Even though I have a deep connection to Missouri, having spent the majority of my youth there, I nevertheless live in Minnesota. And so last season I went to the Xcel Center to watch the finals of the Minnesota state wrestling tournament. It was there that I saw something very compelling – something I’ve seen every year at the tournament but hadn’t given much thought to. That is, the tears that come from wrestlers after both victory and defeat.

I was sitting in the stands, and two rows in front of me, I saw a young wrestler embrace his father after losing in the finals just ten minutes earlier. He buried his face in his father’s shoulder and wept while his father held him tight and comforted him as best he could. In that same moment, I looked down at the arena floor and saw a wrestler, after just winning a state championship, bury his face in his hands and begin weeping as well. In a single moment I witnessed two wrestlers with a face full of tears. For one of them, the tears were delivered on account of heartache. For the other, the tears were an expression of sincere happiness in accomplishing his goal.

When I saw the above scene, the first thought that came to mind involved a single word: Passion.

Now, when we think of passion, we often think of an emotive thrust toward something as well as a distinction of value. However, there is a deeper, more profound meaning if we consider the word in the ancient Greek language. And I think it’s beneficial to consider. After all, we know that it was the ancient Greeks who competed in our great sport, making it one of the foundational forms of competition in the Olympic Games. In the ancient Greek language, the word passion involved not just a powerful, emotional drive or a distinction of value, it also referred to suffering and endurance. In other words, to be “passionate” about something was not merely reflective of how much a person loved or valued it but how much he or she was willing to sacrifice and suffer for it. Therefore, true passion was evident in one’s continued commitment despite adversity.

So as it pertains to the sport of wrestling, it’s quite easy to love and value it when you’re winning. All the hard work is paying off positively in your favor. But this wouldn’t necessarily be reflective of passion. Passion is evident in wrestlers who maintain a commitment to the sport even when positive results are not apparent, even when confronted with disappointment.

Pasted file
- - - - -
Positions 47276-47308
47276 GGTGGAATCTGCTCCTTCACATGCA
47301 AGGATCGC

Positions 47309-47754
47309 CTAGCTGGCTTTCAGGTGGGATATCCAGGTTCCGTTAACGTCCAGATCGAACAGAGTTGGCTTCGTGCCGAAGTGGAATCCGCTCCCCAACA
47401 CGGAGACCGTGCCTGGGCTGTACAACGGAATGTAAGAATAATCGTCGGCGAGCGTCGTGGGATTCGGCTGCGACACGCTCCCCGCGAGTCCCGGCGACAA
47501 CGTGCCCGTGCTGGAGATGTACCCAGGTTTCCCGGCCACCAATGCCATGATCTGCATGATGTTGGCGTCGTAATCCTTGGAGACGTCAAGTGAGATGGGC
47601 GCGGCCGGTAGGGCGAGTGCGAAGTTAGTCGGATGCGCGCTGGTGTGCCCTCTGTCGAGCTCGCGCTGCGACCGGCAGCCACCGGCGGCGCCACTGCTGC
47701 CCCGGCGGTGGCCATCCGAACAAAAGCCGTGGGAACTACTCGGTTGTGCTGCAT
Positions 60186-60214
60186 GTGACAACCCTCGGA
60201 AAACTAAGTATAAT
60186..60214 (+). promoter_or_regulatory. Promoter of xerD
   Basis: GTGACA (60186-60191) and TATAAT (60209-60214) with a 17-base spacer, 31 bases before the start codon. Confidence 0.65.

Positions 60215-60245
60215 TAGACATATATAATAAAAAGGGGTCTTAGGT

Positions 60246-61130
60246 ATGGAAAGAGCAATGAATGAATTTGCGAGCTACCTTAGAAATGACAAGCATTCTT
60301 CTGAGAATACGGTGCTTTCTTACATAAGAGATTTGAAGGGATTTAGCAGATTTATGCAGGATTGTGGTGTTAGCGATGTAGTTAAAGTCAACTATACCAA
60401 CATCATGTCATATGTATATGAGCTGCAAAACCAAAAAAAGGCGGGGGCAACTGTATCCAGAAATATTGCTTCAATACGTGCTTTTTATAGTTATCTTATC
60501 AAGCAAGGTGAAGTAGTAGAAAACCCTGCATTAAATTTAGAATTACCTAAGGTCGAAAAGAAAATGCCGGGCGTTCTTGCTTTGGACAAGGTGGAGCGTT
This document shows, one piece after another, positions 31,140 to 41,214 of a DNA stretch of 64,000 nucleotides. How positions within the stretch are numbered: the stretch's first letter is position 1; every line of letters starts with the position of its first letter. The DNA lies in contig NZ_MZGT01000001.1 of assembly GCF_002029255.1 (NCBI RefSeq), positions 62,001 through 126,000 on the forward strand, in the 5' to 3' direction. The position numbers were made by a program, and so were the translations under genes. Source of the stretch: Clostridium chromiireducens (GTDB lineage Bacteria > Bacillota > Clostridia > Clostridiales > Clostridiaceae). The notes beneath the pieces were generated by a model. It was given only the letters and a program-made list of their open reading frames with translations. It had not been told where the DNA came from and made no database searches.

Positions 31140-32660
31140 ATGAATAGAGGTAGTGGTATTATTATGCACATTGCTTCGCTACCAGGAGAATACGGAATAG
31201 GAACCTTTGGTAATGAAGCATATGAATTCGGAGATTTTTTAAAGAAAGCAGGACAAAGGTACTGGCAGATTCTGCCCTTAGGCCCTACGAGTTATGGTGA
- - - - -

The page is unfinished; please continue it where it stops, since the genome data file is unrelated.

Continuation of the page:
In returning to my story, I find that it is the tears of wrestlers which seem to indicate passion. The wrestler who loses delivers tears of sadness because his or her sacrifice and suffering resulted in losing what he or she passionately trained for. The wrestler who wins delivers tears of joy because his or her sacrifice and suffering resulted in achieving what he or she passionately trained for. Passion for something is defined by how much you’re willing to sacrifice and suffer for it. You have to seriously ask yourself: when things don’t go as planned, when faced with defeat, is wrestling still worth it?

Now, this doesn’t mean that tears are necessary for true passion. I’m sure there are wrestlers who are genuinely passionate about the sport but who (even in private) maybe choose to respond to victory and defeat differently. And I’m sure there are a number of former wrestlers who did the same. Nevertheless, what this does mean is that, when tears are delivered, they just might be clear evidence of passion.

So the next time you consider the word passion as it relates to wrestling, challenge yourself with the following: What are you willing to suffer and endure in order to accomplish all you can in this sport? What are you willing to sacrifice? What are you willing to put your mind, body, and soul through in order to prepare for battle and set yourself up for success? Again, it’s easy to suggest you are passionate about wrestling when you have experienced a consistent course of winning. But what about when you experience defeat and you feel like you’re not getting from the sport what you hoped you would? Are you still passionate about wrestling then?

What do you think?

Michael Fessler

Written by Michael Fessler

Michael's info here

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